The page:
Students are learning about refraction, the bending of light rays, in their classroom with Ms. Childrey. In science lab they have built a small working spectrascope. A thin piece of plastic in the eyepiece has thousands of parallel triangular scratches. Each scratch acts like a prism to refract light waves entering the spectrum tube through a slit in the end opposite the eyepiece. Students each assembled their own scope and will be bringing it home to keep.
When looking at a light source, the scratched plastic, called a diffraction grating, breaks the light up into its constituent colors. With a white light, we get to see the colors of the rainbow. With some other kind of light source, say a neon light in a restaurant window, we see only the colors given off by the light, mostly reds, oranges and yellows. Scientists use spectroscopes for many different kinds of analyses. One way astronombers use them is to determine the elemental composition of stars. Each element has it’s own unique spectrum.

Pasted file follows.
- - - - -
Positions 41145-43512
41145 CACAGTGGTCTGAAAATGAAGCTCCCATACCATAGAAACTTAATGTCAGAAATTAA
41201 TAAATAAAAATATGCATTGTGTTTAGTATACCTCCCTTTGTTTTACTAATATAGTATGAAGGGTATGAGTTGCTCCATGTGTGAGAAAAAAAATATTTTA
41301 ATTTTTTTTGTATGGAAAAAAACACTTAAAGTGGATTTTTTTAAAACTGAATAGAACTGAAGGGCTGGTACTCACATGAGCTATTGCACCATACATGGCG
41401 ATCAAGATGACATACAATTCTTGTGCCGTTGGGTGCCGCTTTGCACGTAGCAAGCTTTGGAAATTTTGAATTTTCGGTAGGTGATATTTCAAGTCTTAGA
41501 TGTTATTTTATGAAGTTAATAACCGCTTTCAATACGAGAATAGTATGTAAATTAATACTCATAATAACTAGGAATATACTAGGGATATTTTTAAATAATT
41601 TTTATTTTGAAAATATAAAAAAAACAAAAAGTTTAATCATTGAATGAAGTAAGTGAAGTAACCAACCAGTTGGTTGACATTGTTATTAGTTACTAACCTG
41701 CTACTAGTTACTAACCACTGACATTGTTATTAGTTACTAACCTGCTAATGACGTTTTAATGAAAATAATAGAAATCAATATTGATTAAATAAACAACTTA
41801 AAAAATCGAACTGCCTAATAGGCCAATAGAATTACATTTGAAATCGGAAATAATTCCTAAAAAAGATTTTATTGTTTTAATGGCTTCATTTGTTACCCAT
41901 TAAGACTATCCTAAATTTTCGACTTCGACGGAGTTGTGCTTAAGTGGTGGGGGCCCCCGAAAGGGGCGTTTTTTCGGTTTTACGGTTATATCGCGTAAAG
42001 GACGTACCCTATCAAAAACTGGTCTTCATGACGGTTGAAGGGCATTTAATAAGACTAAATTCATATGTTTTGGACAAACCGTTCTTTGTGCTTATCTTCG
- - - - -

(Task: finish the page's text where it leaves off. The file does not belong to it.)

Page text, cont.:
We had an extensive discussion about safety while building our spectrascopes. Please remind your student about the danger of looking directly at the sun.